Erratum for the Research Article “Reducing food’s environmental impacts through producers and consumers” by J. Poore and T. Nemecek

See allHide authors and affiliations

Science  22 Feb 2019:
Vol. 363, Issue 6429, eaaw9908
DOI: 10.1126/science.aaw9908

In table S16 of the Research Article “Reducing food’s environmental impacts through producers and consumers,” the authors erroneously reported a published number from the IMAGE integrated assessment model, indicating that the land no longer required for food production under the “no animal products” scenario could remove 30 Gt CO2-C from the atmosphere (5.5 Gt CO2 yr−1 over 20 years) as it naturally succeeds to forest, shrubland, or grassland. However, the authors misunderstood the reported number, which also included CH4 and N2O emissions, and they considered a time frame that was too short to reflect the carbon dynamics of revegetation.

Again, by using data from the IMAGE model, the potential uptake is 221 Gt CO2-C over 100 years, or 8.1 Gt CO2 on average each year, with continued but lower uptake after 100 years. Seventy-four percent is uptake by vegetation biomass, and 26% is soil carbon accumulation. This carbon uptake is additional to the 6.6 Gt yr−1 of avoided agricultural CO2eq emissions that the authors reported (which is a 49% reduction in the annual emissions of the food sector). In total, the “no animal products” scenario delivers a 28% reduction in global greenhouse gas emissions across all sectors of the economy relative to 2010 emissions (table S17). The scenario of a 50% reduction in animal products targeting the highest-impact producers delivers a 20% reduction in global greenhouse gas emissions.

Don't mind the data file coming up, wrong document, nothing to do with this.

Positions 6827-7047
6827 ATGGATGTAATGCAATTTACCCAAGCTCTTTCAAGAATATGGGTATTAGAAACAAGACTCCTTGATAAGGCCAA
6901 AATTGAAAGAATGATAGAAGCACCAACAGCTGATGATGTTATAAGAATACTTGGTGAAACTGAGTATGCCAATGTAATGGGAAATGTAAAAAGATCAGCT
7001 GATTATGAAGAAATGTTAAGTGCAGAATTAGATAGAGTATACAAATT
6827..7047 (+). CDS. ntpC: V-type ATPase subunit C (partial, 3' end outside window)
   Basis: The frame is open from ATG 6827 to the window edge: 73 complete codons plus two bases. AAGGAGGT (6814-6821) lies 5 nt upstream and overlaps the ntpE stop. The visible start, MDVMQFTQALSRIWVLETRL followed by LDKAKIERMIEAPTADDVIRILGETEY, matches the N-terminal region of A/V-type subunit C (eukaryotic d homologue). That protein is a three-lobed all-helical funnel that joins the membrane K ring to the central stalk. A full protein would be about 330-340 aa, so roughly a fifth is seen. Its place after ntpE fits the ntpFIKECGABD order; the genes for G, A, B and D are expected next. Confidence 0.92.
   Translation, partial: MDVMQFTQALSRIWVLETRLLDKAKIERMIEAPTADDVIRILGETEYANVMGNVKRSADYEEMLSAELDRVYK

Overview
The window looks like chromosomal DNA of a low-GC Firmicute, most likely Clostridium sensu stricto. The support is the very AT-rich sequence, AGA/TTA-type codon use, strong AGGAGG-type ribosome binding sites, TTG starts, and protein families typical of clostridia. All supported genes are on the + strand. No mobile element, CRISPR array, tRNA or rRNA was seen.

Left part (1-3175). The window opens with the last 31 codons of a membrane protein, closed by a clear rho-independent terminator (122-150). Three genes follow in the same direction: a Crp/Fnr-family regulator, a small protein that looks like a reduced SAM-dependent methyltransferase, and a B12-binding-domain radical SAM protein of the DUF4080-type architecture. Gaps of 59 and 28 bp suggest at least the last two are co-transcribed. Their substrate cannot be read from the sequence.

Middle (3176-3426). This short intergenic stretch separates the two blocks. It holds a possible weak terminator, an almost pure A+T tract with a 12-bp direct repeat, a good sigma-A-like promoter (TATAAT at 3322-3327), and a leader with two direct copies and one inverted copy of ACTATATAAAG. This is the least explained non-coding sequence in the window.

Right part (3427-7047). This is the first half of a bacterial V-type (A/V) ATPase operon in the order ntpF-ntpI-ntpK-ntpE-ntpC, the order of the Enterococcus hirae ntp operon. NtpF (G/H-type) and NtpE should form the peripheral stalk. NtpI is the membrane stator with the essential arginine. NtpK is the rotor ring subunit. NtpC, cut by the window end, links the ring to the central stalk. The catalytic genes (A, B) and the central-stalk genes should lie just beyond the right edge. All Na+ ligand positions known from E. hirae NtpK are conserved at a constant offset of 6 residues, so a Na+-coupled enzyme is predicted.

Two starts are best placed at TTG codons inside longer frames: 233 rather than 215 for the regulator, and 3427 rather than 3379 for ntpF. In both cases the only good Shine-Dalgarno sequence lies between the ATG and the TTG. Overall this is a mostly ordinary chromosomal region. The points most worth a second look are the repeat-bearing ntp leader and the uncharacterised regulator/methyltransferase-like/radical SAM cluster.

Because of the error, the authors did not recognize the true scale of the carbon sink and therefore only included it as a sensitivity in table S16. They have added a sentence to the main text [“In addition to the reduction in food’s annual GHG emissions, the land no longer required for food production could remove ~8.1 billion metric tons of CO2 from the atmosphere each year over 100 years as natural vegetation re-establishes and soil carbon re-accumulates, based on simulations conducted in the IMAGE integrated assessment model (17)”]; adjusted the text describing the second scenario [to read “This achieves 71% of the previous scenario’s GHG reduction (a reduction of ~10.4 billion metric tons of CO2eq per year, including atmospheric CO2 removal by regrowing vegetation)”]; and changed the sensitivity in table S16 to report a sensitivity on the carbon sink, rather than reporting the sink itself. In accordance with these changes, they have also replaced reference 146 and added a new reference, numbered 151.

An unrelated error in the legend to Fig. 3 has also been corrected, replacing “The gray line represents 10th-percentile emissions” with “The gray line represents average emissions.”

Navigate This Article